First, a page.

The 1950s is a time of constraining expectations; everyone is expected to lead perfect suburban lives, and those that deviate are socially condemned. Haynes sets this up in Far From Heaven, where Cathy appears to have a model life: two children, a successful husband, and a suburban home. She is a typical housewife, admired by others: “Women just like yourself, with families and homes to keep up” (Mrs. Peacock). This is dismantled in the premise, when Cathy receives a call from the police station regarding her husband. Beauty and perfection, here, are forms of oppression. The props are also important to observe as symbols of the 1950s: the television manifests the suburban prosperity that characterizes the time period. Cathy must adhere to the narrow and confining gender roles of the 1950s, just as Frank must suppress his homosexual desires. These characters, disillusioned in their seemingly flawless worlds, ultimately find these symbols as oppressive. To create a realistic melodramatic setting, Haynes takes inspiration from Sirk’s world of artifice, making every aspect of the film stylistic of the 1950s. Higgins points out that Haynes organizes his palette around two sets of contrasts: cool/warm tones, and red/green tones. These are carried out throughout the film, as well as seasonal structure (104). Blue is a recurrent color that represents loneliness, repression and oppression for both Frank and Cathy. The colors and shadows show a real disconnection present in Cathy’s life. The use of wide angles allows the viewer to observe everything; as such, characters are unable to escape the vantage point of the camera. This suggests how trapped they are not only within their environment, but also within society. This is also true for Carol: the characters are often restricted to the frame, as they are filmed through doorways and only partially viewed. The crane shots at the opening and ending scenes of Far From Heaven establish the setting and unveil a feeling of distance (Corrigan and White 112). The dialogue also corresponds to the time period, with the use of words that are no longer common today: “swell”, “aw geez!” Several times in the film, Cathy, absorbed in her thoughts, is surprised with a sudden flash of the camera (39’05”). This is perhaps a reminder that she is constantly being scrutinized, and must continuously conform to social standards. Cathy’s seemingly perfect life is further taken apart as a gradual disconnection from the men in her life grows. In one scene, she is positioned on the same side as her maid, with her son and husband on the other side of the frame (81’03”). Perhaps this suggests her empathy for the underprivileged, which her community, and even her closest friend, eventually condemns her for. Frank is also outraged by her relationship with Raymond, saying, “don’t you realize the effect that this could have on me and the reputation I have spent the past eight years trying to build for you and the children and for the company?” (61’49”)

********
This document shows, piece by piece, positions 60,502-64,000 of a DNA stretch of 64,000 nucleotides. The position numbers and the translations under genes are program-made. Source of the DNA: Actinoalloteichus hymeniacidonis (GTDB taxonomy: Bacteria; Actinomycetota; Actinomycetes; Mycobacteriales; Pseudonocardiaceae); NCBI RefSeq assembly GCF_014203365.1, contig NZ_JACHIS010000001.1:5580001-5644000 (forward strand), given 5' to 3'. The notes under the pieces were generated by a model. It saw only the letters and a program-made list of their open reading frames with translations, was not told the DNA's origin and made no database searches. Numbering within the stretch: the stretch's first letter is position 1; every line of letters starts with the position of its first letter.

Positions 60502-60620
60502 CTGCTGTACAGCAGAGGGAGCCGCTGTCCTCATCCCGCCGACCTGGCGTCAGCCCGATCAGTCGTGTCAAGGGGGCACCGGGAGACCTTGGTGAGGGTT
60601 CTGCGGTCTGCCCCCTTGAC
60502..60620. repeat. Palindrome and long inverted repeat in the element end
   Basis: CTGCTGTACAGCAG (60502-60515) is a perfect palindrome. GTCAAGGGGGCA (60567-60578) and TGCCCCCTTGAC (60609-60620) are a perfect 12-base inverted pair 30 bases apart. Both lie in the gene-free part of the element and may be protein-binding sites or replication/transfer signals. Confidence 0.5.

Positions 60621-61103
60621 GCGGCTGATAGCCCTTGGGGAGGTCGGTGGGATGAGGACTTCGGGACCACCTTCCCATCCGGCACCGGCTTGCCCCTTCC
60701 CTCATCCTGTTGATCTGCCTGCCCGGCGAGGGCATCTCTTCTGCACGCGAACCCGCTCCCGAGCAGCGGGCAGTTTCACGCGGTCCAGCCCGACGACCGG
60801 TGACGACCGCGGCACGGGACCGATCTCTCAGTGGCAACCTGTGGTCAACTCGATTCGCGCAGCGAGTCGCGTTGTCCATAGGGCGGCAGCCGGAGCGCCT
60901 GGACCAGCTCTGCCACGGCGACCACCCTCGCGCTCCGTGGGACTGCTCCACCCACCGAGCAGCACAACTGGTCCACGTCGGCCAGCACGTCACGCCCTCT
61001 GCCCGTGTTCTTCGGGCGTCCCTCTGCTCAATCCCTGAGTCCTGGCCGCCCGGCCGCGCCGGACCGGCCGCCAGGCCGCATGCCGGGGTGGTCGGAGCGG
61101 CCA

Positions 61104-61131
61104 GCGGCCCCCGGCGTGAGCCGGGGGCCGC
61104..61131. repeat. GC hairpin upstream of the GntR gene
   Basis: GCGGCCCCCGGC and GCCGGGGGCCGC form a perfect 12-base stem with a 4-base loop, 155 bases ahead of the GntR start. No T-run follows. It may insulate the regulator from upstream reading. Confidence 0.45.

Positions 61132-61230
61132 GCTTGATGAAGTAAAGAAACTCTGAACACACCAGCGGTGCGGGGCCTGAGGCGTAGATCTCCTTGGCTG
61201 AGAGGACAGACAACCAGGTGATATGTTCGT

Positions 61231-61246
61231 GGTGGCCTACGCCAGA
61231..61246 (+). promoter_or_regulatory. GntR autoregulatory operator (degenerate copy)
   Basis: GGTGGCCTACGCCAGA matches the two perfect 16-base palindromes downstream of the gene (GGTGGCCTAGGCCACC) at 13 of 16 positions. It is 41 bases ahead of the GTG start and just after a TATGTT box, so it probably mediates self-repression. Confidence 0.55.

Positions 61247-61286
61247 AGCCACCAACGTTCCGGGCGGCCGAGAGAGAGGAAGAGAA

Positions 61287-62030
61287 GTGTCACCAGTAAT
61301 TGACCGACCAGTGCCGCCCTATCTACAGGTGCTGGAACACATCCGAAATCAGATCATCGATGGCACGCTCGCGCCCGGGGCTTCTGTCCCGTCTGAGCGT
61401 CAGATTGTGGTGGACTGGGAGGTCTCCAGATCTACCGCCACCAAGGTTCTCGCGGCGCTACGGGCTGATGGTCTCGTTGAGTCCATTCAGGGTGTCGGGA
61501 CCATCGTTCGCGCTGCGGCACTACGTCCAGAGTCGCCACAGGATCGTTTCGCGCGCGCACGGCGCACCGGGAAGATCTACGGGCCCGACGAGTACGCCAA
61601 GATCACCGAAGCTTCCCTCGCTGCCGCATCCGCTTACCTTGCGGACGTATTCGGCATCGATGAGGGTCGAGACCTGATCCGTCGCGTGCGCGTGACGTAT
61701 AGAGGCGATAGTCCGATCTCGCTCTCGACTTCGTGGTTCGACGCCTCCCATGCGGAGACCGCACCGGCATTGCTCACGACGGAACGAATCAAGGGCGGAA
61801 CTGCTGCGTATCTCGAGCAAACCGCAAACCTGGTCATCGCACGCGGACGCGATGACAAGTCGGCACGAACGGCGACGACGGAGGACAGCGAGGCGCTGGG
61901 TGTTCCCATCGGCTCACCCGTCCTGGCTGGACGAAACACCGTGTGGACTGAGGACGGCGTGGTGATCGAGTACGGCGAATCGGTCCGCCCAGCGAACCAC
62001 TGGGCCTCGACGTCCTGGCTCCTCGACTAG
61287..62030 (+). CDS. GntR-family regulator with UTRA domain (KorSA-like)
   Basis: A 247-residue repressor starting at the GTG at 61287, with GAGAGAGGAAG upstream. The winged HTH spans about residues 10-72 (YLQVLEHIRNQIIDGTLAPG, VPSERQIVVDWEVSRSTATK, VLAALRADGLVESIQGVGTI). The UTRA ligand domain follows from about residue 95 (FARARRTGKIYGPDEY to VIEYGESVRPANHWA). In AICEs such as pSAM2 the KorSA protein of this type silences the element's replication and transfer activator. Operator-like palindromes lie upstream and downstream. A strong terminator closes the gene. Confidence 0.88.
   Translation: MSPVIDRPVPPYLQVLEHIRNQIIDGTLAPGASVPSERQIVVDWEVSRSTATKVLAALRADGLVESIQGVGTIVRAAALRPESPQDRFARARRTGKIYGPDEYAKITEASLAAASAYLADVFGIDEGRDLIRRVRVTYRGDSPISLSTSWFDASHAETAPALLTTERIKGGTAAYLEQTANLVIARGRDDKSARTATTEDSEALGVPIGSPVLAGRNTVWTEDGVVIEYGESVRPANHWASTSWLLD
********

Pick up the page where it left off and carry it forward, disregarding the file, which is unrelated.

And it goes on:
Domestic bliss stylized to exaggerated perfection